days, there are about 21 trading days. Following is the scatter plot for the historic volatility of the SPX that emerges 21 days later.
Considering this shorter and more realistic time frame, we can see that the R2 correlation improves to 0.4213. This is a significant
A curious investigator may ask if the timeframe was even shorter, would the R2 improve even more?
Below is a plot of the various R2 correlations for different time periods of the realized historic volatility. What you can see from this chart
is that the R2 correlation is pretty good in the beginning and then trails off as you go out further in time.
The highest R2 correlation occurs in just 3 days and is 0.7361. Following in a scatter plot of the VIX vs the historic volatility of the SPX
that is realized 3 days later.
If you asked a statistician, they would say that this is a pretty good correlation.
What does this all mean? It means that the VIX does a pretty good job at predicting what the historic volatility of the SPX will be in next 3 to 7 days.
But, it does a poor job of predicting what the volatility will be in 30 days, which is what it is purported to do.
A hypothesis which explains this relationship is that volatility in the SPX actually causes the VIX to rise. That is the opposite of what it is intended to
This is not a difficult hypothesis to imagine when one considers the human nature of traders. Many things cause traders to seek protection through the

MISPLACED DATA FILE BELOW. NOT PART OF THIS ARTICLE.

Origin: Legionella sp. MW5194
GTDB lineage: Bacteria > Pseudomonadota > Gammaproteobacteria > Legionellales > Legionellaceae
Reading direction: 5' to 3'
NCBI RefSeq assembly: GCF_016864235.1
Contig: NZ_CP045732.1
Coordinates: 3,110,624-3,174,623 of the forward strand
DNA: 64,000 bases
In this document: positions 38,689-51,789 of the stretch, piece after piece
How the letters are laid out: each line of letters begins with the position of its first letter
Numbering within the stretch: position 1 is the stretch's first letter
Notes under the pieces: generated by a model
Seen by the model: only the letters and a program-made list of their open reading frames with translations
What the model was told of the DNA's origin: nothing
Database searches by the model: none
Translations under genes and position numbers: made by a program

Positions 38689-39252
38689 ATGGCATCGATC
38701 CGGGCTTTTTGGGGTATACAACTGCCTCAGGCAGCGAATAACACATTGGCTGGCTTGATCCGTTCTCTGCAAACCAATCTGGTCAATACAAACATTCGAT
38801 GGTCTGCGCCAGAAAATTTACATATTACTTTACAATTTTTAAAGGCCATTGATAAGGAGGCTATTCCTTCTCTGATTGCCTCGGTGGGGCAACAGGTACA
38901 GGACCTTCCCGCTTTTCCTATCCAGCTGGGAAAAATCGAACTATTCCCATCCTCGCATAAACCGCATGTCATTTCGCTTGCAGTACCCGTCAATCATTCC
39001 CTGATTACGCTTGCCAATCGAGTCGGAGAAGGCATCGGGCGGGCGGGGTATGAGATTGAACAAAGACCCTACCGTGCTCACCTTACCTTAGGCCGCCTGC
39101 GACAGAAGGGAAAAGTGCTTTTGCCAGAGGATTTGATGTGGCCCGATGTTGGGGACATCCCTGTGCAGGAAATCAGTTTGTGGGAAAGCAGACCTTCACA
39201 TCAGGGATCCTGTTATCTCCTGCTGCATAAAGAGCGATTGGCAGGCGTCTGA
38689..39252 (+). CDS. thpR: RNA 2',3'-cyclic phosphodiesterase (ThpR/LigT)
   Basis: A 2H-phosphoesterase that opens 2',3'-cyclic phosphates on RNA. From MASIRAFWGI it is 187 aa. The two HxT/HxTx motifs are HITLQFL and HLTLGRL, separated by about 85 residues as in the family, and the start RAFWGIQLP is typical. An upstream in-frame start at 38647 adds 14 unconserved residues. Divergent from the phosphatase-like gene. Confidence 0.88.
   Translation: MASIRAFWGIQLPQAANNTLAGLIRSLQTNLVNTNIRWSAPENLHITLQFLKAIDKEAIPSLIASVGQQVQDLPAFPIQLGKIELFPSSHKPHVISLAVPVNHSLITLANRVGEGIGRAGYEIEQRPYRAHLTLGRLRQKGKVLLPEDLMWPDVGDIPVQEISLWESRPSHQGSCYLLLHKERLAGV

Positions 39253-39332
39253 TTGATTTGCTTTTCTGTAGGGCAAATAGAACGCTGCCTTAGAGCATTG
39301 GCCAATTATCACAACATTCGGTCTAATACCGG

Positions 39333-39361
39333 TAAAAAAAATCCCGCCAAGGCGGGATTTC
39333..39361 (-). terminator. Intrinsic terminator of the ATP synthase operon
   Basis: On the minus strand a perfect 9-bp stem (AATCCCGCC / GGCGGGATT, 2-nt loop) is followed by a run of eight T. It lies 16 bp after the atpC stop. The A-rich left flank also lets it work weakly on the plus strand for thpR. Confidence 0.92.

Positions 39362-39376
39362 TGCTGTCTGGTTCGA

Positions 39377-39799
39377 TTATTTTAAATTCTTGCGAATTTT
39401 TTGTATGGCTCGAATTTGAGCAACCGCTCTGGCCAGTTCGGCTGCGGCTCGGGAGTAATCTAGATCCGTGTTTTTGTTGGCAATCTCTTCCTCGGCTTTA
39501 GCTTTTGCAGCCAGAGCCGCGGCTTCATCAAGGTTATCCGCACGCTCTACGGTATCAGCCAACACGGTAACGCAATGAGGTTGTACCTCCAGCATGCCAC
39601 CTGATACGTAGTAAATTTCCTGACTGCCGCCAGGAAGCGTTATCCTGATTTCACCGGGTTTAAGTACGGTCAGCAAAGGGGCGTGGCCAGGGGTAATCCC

purchase of options. However, it is movement of the SPX itself that most often causes traders to seek protection. The increased demand in SPX options would
cause the price, and thus the implied volatility, of those options to increase. That affects an increase in the VIX.
A separate investigation using Granger Bivariate Causal Analysis showed that the SPX does likely cause changes in the VIX. That also supports the reverse
notion of the VIX.
One can debate this interpretation of the VIX and SPX and which is actually causing the other. However, what is very clear is that the VIX does a poor job
telling us about the historic volatility that occurs in 30 days. It may be good at telling us what is happening now and in the next few days. However, why
do we need a complicated index to tell us what is readily apparent in the market?
The author of this blog believes that all that we really know from the VIX is the relative price of options: are they expensive or cheap?
This news will take the wind out of the sails of someone who hoped to learn something about the VIX and use it to their advantage. You may take some solace
in that if you didn’t already understand the VIX, you were not missing much.
This is not to imply that implied volatility indices (VIX type calculations) are worthless. With some equities, implied volatility indices do provide
significant insight to their future.
One example of these implied volatility indices is the CBOE Equity VIX® on Apple (VXAPL.) This is a relatively new index, recently made available by the
CBOE. I will leave the reader with following chart of the R2 correlations of the VXAPL vs different periods of time.
From this chart, one can see a significantly different result than what the SPX and the VIX showed. From VXAPL and the historic volatility on Apple, we
find there is a very distinct correlation with the historic volatility that is realized in 21 days. That is powerful and insightful information.
Unfortunately, this is the end of this blog post. I will just have to whet the appetite of the reader and leave the discussion of this enlightenment to a